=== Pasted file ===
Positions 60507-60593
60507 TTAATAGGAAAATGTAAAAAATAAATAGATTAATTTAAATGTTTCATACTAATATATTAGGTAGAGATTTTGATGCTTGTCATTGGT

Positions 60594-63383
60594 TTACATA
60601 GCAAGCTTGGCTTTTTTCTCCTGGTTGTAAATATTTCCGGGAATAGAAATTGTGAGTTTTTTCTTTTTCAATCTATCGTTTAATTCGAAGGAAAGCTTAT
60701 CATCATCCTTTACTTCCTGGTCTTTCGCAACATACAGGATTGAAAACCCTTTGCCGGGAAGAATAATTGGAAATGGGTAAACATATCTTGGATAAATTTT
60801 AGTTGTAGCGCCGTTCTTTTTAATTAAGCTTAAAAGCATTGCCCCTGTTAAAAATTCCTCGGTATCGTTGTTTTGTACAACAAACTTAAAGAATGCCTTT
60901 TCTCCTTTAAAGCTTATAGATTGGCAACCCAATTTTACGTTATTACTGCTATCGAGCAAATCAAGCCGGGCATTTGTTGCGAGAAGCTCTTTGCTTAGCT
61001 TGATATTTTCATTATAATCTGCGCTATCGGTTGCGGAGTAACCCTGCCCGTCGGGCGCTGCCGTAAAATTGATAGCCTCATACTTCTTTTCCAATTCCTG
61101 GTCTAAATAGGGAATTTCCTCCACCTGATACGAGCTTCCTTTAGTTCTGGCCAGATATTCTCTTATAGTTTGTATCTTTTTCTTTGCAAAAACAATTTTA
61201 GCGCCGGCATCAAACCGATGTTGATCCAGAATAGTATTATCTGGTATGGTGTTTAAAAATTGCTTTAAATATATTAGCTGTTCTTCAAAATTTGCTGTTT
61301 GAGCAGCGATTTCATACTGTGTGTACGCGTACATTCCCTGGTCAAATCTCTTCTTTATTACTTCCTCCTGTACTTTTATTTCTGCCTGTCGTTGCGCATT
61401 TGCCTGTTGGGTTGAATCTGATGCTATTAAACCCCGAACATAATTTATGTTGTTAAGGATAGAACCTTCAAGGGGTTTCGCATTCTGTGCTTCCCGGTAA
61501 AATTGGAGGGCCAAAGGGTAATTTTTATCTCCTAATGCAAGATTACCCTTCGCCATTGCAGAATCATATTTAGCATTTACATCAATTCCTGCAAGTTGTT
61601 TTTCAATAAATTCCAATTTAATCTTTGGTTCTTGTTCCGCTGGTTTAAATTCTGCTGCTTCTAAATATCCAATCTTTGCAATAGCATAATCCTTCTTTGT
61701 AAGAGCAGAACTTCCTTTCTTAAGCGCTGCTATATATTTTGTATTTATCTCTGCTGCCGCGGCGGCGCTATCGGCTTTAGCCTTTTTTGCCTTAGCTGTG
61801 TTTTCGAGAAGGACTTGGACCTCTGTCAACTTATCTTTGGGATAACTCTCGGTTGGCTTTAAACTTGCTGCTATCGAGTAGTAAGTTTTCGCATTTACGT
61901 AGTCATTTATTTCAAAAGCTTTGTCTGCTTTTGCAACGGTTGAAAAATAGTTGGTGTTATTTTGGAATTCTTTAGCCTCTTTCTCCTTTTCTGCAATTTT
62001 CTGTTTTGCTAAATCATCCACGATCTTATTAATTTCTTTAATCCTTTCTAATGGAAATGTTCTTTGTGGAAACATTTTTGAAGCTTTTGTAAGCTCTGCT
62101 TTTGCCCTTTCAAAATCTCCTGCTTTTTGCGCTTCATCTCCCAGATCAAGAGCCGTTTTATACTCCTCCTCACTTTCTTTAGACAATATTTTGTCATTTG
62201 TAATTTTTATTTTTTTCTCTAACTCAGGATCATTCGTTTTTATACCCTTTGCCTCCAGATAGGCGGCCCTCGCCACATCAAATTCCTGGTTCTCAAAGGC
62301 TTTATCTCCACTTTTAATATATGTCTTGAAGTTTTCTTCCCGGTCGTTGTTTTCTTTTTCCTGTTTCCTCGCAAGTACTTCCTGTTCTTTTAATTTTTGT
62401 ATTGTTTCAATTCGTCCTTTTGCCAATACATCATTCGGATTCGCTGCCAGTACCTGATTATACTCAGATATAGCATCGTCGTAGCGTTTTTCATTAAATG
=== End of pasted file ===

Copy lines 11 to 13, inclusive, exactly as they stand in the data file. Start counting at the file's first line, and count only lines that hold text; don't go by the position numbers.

61201 GCGCCGGCATCAAACCGATGTTGATCCAGAATAGTATTATCTGGTATGGTGTTTAAAAATTGCTTTAAATATATTAGCTGTTCTTCAAAATTTGCTGTTT
61301 GAGCAGCGATTTCATACTGTGTGTACGCGTACATTCCCTGGTCAAATCTCTTCTTTATTACTTCCTCCTGTACTTTTATTTCTGCCTGTCGTTGCGCATT
61401 TGCCTGTTGGGTTGAATCTGATGCTATTAAACCCCGAACATAATTTATGTTGTTAAGGATAGAACCTTCAAGGGGTTTCGCATTCTGTGCTTCCCGGTAA